18 May 2024
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China is giving our exporters a fairer go

Peter Switzer
13 December 2023

Thanks to bats, snakes and wet markets in China, the arrival of the Coronavirus meant that we have gone through a myriad of economic challenges that not many economists or government policy makers expected. However, the news is brightening. It suggests that economies and stock markets will have a pretty good year in 2024.
In fact, overnight, a famous US economist Ed Yardeni has put out a big positive call for Wall Street, even for 2025. I hope he’s right because we really do need a number of good years for stocks, after share markets have gone sideways for few years now, thanks to the fallout of the Coronavirus.
This is how CNBC reported Yardeni’s call: “Widely-followed Wall Street strategist Ed Yardeni issued a head-turning bull call on the stock market, seeing the S&P 500 soaring all the way to 6000 in 2025.
“That’s because we are seeing more reasons to believe in our Roaring 2020s scenario — the theory that productivity growth, driven by technological solutions to the labor market’s supply/demand imbalance, will lead to strong economic growth throughout this decade,” Yardeni said in a note to clients on Sunday evening.
OK, that’s great. As I said, what could help is that a lot of the negatives since the Covid invasion, lockdowns, the explosion of inflation, near zero interest rates and then rapid interest rate rises followed by slowing economies is the fact a lot of this stuff is no longer a big problem.
Effectively I’ve argued previously that it sets us for a good 2024, with inflation falling and interest rates likely to be cut. But wait, there’s more, with China starting to give more of our exporters a break.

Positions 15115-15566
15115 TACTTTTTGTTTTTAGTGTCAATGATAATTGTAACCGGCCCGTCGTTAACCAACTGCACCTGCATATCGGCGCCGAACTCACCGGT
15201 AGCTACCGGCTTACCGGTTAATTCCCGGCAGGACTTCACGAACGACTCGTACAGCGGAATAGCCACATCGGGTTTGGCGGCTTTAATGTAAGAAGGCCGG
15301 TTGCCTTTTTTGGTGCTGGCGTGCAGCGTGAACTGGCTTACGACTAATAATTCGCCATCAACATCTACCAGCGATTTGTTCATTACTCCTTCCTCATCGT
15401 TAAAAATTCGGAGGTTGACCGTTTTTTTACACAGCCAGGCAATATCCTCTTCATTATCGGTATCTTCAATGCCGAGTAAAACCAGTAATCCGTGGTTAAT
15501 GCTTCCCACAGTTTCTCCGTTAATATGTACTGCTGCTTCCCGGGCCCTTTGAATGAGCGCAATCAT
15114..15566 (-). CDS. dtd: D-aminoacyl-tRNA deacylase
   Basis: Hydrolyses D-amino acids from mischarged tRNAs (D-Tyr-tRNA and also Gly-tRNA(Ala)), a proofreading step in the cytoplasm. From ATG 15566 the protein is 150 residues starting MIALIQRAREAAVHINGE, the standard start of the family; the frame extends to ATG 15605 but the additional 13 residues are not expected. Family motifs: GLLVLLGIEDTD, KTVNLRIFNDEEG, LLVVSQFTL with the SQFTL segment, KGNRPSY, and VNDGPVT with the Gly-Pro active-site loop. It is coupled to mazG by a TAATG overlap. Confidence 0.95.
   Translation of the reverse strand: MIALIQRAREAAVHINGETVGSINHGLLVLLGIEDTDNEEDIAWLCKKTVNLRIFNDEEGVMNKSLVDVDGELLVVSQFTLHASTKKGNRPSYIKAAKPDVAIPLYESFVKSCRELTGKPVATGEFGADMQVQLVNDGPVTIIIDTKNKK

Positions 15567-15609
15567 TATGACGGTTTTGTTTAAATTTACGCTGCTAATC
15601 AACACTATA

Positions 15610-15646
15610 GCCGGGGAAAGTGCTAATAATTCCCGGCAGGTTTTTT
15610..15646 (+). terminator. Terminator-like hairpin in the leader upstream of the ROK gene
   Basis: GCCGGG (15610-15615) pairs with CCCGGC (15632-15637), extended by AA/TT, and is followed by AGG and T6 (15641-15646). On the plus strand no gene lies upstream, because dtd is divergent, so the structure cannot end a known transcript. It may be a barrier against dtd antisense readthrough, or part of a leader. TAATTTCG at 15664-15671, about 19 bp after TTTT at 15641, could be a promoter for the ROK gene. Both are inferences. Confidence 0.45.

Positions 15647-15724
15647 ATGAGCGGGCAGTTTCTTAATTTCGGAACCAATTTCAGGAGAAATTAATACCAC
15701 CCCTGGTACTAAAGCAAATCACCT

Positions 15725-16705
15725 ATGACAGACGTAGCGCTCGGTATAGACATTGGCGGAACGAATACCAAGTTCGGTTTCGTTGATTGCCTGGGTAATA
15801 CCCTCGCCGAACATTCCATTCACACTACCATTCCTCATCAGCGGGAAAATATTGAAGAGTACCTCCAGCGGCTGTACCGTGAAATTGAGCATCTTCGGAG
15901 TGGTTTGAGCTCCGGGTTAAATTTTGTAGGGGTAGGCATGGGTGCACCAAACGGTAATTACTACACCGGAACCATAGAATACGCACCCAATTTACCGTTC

The news outlet, independent.co.uk, reported overnight the good news that “China has lifted import bans on three Australian meat suppliers in another sign of improving trade relations between the two countries, Australian officials said Tuesday.”
Bans are being lifted on “…imports of beef and mutton from Australian plants of JBS, a global foods company, and from the Australian Lamb Company, both in Victoria state. Also, from Teys Australia in South Australia state, a government statement said.”
These bans were hangovers of the Trump trade wars with China, where our exporters were used for payback for our support for the US President.
By the way, eight other meat exporters are still on the outer. Undoubtedly, they will get de-banned, provided the Albanese Government is able to capitalise on the improving relations between Beijing and Canberra.
Next year can not only be a good one for stock players but the year could even see an improvement in the attitude of voters to the popularity of Albo and the rating of his government.
Provided inflation keeps falling (which I expect it will), interest rates should be cut from mid-year or a little later. China could grow better than expected, which will help our economy avoid a recession. Meanwhile, it’s likely that the Budget in May will see Dr Jim Chalmers throw a whole pile of incentives to help boost the economy, which should mean tax cuts.
If you take rate cuts and add that to the fourth year of a US Presidency (which is the second-best year for stocks with a newly elected President) then 2024 should be good for share market and super returns.
I hope I’m right for money and employment reasons. Albo will be praying I’m right for political reasons.
The chart below shows how the stock market has gone hardly anywhere higher because of the big drop in early 2020, which marks the day when we learnt that the Coronavirus was going to mean a closing down of the world economy as we knew it!
At the peak of S&P/ASX 200, we were at 7139. Today we’re at 7235, which means after three and three quarter years the stock market is only up 1.3% in terms of capital gain.
It’s why I say that on the law of averages we’re overdue for a sustained rise of our stock market.
S&P/ASX 200

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